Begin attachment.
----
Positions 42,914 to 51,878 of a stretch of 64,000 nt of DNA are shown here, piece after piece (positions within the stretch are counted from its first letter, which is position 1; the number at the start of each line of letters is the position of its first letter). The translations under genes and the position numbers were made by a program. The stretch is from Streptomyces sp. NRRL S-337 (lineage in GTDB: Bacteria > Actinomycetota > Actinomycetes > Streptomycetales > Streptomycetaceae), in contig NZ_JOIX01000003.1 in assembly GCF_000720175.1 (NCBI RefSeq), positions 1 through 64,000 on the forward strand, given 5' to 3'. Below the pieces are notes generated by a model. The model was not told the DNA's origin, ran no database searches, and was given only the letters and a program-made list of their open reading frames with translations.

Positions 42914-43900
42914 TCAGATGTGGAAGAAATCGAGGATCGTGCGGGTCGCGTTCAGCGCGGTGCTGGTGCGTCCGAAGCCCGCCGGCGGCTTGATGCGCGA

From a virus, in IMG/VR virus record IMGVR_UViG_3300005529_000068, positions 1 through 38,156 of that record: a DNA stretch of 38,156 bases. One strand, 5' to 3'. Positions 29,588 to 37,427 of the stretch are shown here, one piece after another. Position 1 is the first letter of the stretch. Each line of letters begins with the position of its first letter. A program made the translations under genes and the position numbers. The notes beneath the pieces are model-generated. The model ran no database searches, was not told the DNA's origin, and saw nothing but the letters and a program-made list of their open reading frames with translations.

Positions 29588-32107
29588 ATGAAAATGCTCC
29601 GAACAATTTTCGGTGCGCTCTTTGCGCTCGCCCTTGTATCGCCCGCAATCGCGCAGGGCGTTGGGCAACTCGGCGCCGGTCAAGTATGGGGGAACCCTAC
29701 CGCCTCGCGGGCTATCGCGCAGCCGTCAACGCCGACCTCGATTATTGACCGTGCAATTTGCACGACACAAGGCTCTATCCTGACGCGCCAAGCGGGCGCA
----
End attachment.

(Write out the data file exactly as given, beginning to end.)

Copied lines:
Positions 42,914 to 51,878 of a stretch of 64,000 nt of DNA are shown here, piece after piece (positions within the stretch are counted from its first letter, which is position 1; the number at the start of each line of letters is the position of its first letter). The translations under genes and the position numbers were made by a program. The stretch is from Streptomyces sp. NRRL S-337 (lineage in GTDB: Bacteria > Actinomycetota > Actinomycetes > Streptomycetales > Streptomycetaceae), in contig NZ_JOIX01000003.1 in assembly GCF_000720175.1 (NCBI RefSeq), positions 1 through 64,000 on the forward strand, given 5' to 3'. Below the pieces are notes generated by a model. The model was not told the DNA's origin, ran no database searches, and was given only the letters and a program-made list of their open reading frames with translations.

Positions 42914-43900
42914 TCAGATGTGGAAGAAATCGAGGATCGTGCGGGTCGCGTTCAGCGCGGTGCTGGTGCGTCCGAAGCCCGCCGGCGGCTTGATGCGCGA

From a virus, in IMG/VR virus record IMGVR_UViG_3300005529_000068, positions 1 through 38,156 of that record: a DNA stretch of 38,156 bases. One strand, 5' to 3'. Positions 29,588 to 37,427 of the stretch are shown here, one piece after another. Position 1 is the first letter of the stretch. Each line of letters begins with the position of its first letter. A program made the translations under genes and the position numbers. The notes beneath the pieces are model-generated. The model ran no database searches, was not told the DNA's origin, and saw nothing but the letters and a program-made list of their open reading frames with translations.

Positions 29588-32107
29588 ATGAAAATGCTCC
29601 GAACAATTTTCGGTGCGCTCTTTGCGCTCGCCCTTGTATCGCCCGCAATCGCGCAGGGCGTTGGGCAACTCGGCGCCGGTCAAGTATGGGGGAACCCTAC
29701 CGCCTCGCGGGCTATCGCGCAGCCGTCAACGCCGACCTCGATTATTGACCGTGCAATTTGCACGACACAAGGCTCTATCCTGACGCGCCAAGCGGGCGCA